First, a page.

Vanilla almost seems made for the woolens of fall and winter, a comforting and almost a warming scent. But vanilla can also have cold aspects or allude to boardwalk in a heat friendly way, one that I’ve learned to take advantage of with both recent and vintage scents.
Maitre Parfumier et Gantier’s Fleur de Comores is just such a perfume. There is a big jasmine note and some pale green shading before you get to the vanilla spun core of the perfume which is very like cotton candy. The whole thing is reminiscent of the boardwalk, stickiness, tans, and something sweet gluing your fingers together. That plus the jasmine make Fleur de Comores one of the best holiday perfumes I have ever come across.
If you are looking for another lightweight vanilla that presents itself as airy and floral, Hermes Vanille Galante is mostly a lily to my nose, but the virtual petals release a slightly crisp fresh lily smell I associate with Easter Lilies. The vanilla is there- almost peripherally- and because of that Vanille Galante is wonderful to wear even when the temperature has reached appalling heights.
The best citric fusion of lemon and vanilla to my mind is still Shalimar Lite, although I am not above using any of the Guerlain super vanillas once they’re refrigerated, in July or August, even Spiritueuse Double Vanille. In fact I keep Emeraude (the prototype for Shalimar) on ice at this time of year and often wear that. If you can’t find Shalimar Lite anymore then Emeraude makes a very good stand in although Emeraude’s missing the slightly salty note that is in SL.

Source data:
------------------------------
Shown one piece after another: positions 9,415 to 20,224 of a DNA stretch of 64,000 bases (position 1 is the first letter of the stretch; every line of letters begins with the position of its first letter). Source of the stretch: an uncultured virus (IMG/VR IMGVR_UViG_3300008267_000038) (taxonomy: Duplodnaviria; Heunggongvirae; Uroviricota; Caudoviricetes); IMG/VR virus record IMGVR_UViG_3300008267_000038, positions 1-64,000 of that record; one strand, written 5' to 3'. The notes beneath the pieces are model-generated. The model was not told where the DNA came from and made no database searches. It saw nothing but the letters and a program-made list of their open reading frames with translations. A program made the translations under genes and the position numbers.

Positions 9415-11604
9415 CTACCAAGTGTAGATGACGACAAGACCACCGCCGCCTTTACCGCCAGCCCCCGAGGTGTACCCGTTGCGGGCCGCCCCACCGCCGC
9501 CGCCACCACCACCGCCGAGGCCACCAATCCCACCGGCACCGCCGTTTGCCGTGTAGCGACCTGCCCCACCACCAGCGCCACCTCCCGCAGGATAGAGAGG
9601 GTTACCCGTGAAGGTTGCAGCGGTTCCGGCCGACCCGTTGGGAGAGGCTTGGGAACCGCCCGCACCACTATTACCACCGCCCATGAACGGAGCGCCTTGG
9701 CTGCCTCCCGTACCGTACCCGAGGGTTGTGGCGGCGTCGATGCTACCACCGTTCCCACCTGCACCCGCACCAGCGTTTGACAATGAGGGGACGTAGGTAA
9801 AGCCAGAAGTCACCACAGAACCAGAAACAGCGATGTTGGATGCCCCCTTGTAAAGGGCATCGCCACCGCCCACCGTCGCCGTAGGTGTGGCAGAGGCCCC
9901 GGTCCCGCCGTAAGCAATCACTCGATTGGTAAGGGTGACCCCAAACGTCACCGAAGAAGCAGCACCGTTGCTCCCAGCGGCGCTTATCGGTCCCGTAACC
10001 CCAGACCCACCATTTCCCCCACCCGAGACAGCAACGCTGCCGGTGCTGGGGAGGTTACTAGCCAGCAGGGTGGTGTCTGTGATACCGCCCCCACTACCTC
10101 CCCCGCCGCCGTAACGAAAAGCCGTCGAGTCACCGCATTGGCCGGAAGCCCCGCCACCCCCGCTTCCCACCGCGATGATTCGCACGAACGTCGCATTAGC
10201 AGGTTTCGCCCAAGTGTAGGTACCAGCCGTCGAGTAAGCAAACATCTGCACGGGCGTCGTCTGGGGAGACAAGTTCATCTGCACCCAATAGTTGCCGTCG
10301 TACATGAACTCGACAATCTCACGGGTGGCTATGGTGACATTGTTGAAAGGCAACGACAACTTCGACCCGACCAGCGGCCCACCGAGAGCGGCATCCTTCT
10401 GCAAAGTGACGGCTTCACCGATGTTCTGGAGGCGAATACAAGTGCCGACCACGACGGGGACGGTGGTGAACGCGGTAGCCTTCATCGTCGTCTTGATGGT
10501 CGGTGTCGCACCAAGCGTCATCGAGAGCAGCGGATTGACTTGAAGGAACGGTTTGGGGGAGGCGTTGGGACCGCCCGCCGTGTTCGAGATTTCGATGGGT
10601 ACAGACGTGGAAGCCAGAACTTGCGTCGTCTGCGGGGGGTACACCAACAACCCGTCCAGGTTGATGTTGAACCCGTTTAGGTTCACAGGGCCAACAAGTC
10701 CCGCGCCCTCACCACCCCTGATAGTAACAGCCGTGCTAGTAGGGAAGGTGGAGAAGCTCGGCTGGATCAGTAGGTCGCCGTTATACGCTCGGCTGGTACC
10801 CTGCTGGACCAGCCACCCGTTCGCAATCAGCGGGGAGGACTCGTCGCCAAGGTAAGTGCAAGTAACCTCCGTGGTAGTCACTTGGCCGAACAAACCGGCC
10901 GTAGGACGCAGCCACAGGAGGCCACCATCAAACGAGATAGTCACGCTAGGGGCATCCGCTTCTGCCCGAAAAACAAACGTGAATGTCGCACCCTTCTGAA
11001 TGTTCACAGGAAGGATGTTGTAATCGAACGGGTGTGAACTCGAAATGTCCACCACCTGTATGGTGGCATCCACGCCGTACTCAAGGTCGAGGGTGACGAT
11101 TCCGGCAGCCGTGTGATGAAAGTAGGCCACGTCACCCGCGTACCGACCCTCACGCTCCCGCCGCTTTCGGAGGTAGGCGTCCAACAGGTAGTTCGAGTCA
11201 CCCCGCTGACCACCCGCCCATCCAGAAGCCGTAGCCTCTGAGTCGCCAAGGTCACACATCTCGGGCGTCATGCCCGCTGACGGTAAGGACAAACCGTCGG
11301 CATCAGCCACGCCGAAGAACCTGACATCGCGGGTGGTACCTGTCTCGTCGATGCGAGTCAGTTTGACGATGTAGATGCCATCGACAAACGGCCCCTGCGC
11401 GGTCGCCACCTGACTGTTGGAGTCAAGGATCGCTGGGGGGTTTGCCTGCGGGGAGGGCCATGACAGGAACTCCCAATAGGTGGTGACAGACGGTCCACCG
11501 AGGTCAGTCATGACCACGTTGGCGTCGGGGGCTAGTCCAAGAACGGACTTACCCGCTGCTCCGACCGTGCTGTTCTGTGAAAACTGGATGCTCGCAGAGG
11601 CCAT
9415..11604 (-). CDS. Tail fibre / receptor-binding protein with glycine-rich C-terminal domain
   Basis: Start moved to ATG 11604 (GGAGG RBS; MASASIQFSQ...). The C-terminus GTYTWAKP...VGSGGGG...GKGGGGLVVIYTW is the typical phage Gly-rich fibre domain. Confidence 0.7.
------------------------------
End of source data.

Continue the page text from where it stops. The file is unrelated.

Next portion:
Finally two more vanillas recently went on my summer list, Neil Morris’s Izmir, which is an improbable mixture of fig, coffee, vanilla, and rose, geranium and oud, with something faintly saline, keeping all the elements afloat in the formula, as though you could recreate a summer’s day on the coast of Turkey and suspend it in solution. Izmir is wonderful on humid afternoons and absolutely perfect for men or women. Neil is apparently not much for the sexing of perfume bottles and pretty much sells whatever appeals to his clients, so anything of his is worth a trial on skin.
Shelley Waddington’s Indigo Vanilla was another recent discovery which seems to center on an accord between violet and vanilla that is pretty and original. It’s humid today in Jersey and I am wearing Indigo Vanilla which I find very nearly as beguiling as her Go Ask Alice and Zelda. There is something about IV that is particularly hard to pin down. I think maybe Shelley has hit on an accord that is very durable and yet isn’t in the least boring, and there are some ingredients here that are common to Zelda as well. I’m not sure that I’d call Indigo heat specific. Indigo is more of an all round perfume that may work as a signature for the woman who wants to have a distinctive and delicate fragrance, and although I say woman, I think this might be discreet on a man as well. But Indigo is very vanilla, and also very good, and doesn’t seem to have a high melting point, which is an important consideration for vanillas in the summertime.